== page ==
Half of the world’s population is expected to face severe water scarcity in the next eight years. As many as 700 million people (about 10% of the world’s population) are at risk of being displaced during that period, according to UNCCD’s Drought in Numbers report.
Hindou Oumarou Ibrahim, President, Association for Indigenous Women and Peoples of Chad, said: “In Chad, the desert is advancing four kilometers every year. That means, in a few decades, the capital N’Djamena will be in the desert. And we are facing extreme weather events from drought around all the Sahel region and all over Africa. The rainy seasons are not coming anymore and this worsens the drought in our communities. We need urgent action to fight desertification, to fight this drought, to invest in our communities, to restore our ecosystem in order to give us good food production.”
Examples of resilience in the face of drought
A recent review of drought risk mitigation measures by UNCCD and the Food and Agriculture Organisation of the United Nations (FAO) showcases examples from around the world of how countries and communities can boost drought resilience through better early warning systems, greater interagency cooperation, and a mix of traditional knowledge and innovative approaches.
In Brazil, Ethiopia and Tunisia, a combination of water harvesting and sustainable land management practices are used to reduce the impact of drought among vulnerable populations.
There are signs of progress even in the most vulnerable regions. The drought risk system in Africa’s Sahel is regional in scope. Originally set up 50 years ago, it brings together the entire range of stakeholders, from producer associations to decision-makers, who benefit from scientific and technological capabilities provided by regional organisations.
India has taken an even more comprehensive approach that includes drought management as part of the national disaster management plan and involves various institutions at national, state and local levels. It is built around early action that begins with the management of the country’s water system, including rainwater, rivers and groundwater.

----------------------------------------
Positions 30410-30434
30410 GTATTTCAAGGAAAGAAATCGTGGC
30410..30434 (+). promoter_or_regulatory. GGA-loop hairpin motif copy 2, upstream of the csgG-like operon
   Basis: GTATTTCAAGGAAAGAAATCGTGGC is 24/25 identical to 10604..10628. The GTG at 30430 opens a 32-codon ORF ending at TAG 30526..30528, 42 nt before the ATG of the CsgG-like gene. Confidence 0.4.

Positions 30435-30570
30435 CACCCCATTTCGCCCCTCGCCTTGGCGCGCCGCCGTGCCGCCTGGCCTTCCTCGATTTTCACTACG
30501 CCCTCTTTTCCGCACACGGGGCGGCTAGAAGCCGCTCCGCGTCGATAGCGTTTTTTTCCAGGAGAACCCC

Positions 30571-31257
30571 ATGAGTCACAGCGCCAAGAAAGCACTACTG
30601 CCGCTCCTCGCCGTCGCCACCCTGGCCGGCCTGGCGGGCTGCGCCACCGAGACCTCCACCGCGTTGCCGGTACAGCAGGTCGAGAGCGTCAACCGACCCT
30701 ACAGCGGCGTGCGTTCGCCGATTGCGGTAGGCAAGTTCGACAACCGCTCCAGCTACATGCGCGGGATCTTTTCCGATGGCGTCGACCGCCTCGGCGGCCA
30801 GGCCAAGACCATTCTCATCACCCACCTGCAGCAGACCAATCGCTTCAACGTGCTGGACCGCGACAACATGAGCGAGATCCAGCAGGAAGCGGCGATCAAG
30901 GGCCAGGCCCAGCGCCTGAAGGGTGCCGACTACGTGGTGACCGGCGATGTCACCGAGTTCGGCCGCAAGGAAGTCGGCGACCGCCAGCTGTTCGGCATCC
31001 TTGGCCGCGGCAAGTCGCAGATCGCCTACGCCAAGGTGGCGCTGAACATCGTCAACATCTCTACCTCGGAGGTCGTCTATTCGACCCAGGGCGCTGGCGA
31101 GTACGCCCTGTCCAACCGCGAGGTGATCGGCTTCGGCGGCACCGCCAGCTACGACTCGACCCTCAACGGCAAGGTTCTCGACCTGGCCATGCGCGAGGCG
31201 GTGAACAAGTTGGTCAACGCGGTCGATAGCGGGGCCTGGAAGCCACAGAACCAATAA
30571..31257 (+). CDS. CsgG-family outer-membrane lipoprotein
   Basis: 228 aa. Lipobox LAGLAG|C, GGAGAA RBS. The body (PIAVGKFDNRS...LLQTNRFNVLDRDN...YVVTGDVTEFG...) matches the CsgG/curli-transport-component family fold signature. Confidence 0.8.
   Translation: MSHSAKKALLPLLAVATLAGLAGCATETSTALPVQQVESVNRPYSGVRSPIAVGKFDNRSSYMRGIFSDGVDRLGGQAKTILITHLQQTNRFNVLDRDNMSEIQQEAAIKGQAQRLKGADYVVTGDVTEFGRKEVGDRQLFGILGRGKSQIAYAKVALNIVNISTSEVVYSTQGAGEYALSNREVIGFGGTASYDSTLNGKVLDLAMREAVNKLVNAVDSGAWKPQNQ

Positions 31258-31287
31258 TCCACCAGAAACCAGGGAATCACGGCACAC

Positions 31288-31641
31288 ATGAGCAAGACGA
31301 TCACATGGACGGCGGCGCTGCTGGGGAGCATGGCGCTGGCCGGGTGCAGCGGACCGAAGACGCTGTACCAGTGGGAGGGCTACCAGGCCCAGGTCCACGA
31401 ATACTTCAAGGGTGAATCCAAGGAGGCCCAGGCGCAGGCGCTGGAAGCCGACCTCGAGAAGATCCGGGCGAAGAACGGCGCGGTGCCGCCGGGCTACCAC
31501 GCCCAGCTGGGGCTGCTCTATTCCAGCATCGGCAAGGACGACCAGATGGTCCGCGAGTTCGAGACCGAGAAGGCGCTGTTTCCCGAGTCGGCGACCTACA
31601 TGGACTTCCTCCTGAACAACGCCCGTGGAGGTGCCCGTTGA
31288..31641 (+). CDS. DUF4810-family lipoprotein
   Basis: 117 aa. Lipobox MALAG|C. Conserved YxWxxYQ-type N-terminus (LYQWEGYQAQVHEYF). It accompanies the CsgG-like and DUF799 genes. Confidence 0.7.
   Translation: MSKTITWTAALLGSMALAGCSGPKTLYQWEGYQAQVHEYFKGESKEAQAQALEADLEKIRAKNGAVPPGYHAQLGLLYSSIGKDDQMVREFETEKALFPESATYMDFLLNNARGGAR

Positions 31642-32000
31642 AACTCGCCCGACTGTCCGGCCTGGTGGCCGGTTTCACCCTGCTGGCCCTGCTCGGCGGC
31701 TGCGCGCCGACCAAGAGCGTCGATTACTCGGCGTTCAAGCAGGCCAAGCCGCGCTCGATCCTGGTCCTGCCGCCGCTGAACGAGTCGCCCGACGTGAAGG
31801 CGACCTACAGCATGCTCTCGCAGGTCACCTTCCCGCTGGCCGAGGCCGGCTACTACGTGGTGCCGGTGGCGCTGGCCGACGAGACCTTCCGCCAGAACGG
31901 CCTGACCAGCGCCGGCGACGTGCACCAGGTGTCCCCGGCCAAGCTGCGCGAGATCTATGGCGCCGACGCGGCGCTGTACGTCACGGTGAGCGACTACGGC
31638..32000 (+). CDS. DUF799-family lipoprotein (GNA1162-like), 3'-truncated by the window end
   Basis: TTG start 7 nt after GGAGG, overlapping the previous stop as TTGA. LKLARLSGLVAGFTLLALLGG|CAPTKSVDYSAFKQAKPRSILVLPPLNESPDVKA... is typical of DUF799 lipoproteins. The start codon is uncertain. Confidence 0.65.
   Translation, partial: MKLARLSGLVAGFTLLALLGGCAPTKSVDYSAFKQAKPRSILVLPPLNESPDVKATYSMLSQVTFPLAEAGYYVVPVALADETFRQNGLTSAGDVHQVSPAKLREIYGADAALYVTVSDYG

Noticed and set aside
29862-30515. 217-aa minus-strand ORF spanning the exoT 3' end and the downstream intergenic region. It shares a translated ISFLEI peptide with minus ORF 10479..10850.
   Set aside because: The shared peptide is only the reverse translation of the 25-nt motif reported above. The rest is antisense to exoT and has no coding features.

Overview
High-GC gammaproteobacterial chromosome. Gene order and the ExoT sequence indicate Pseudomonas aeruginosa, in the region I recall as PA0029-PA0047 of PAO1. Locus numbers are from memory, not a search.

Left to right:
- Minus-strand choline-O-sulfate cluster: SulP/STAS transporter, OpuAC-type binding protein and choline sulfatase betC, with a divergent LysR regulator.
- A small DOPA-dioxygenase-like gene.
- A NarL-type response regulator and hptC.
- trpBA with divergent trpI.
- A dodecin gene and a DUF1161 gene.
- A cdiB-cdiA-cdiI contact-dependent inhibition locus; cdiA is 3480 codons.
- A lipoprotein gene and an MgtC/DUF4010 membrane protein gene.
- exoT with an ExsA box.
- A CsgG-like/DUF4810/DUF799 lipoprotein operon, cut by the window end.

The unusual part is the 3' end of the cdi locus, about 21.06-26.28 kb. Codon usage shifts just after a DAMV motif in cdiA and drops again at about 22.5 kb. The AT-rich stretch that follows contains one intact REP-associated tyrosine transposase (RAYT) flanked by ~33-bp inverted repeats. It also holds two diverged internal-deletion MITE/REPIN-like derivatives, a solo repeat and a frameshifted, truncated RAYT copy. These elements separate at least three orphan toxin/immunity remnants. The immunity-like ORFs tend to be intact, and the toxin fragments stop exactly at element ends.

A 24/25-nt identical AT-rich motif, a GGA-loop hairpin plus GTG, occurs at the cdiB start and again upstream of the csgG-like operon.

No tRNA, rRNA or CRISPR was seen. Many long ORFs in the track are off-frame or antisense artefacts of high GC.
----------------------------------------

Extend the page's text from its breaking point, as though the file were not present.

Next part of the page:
In Central America’s Corredor Seco, the dry corridor stretching across Guatemala, El Salvador, Honduras, Nicaragua, as well as areas of Costa Rica and Panama, community contingency funds are used to support drought-hit farmers without access to formal financing and insurance systems. Over 60% of the population depends on the production of staple grains for their livelihoods, and in three out of five harvest cycles, small farmers suffer significant losses.
The United States has recently announced that drought will become a strategic domestic and foreign policy priority. The country has some of the most sophisticated and advanced drought-monitoring and response mechanisms, which could benefit and fast-track the development of collaborative action at the global level.
“The good news is, real solutions exist,” Thiaw said. “Countries should have access to robust and effective early warning and monitoring systems. Countries, especially in drought-prone areas, should plan for solid drought preparedness and act now! Communities, especially the most vulnerable ones, should have access to adequate insurance schemes to protect their lives and livelihoods. By restoring land back to health, we can protect our climate and water resources, boost drought resilience and sustain life on this planet,” he added.
Drought resilience was a top agenda item at the 15th Session of the UNCCD Conference of the Parties (COP15) held in Côte d’Ivoire in May. Countries agreed to establish an Intergovernmental Working Group for 2022-2024 to evaluate all options for the Convention to support a shift from reactive to proactive drought management.
The Group’s findings and recommendations will be presented at the UNCCD COP16 to be held in the Kingdom of Saudi Arabia in 2024.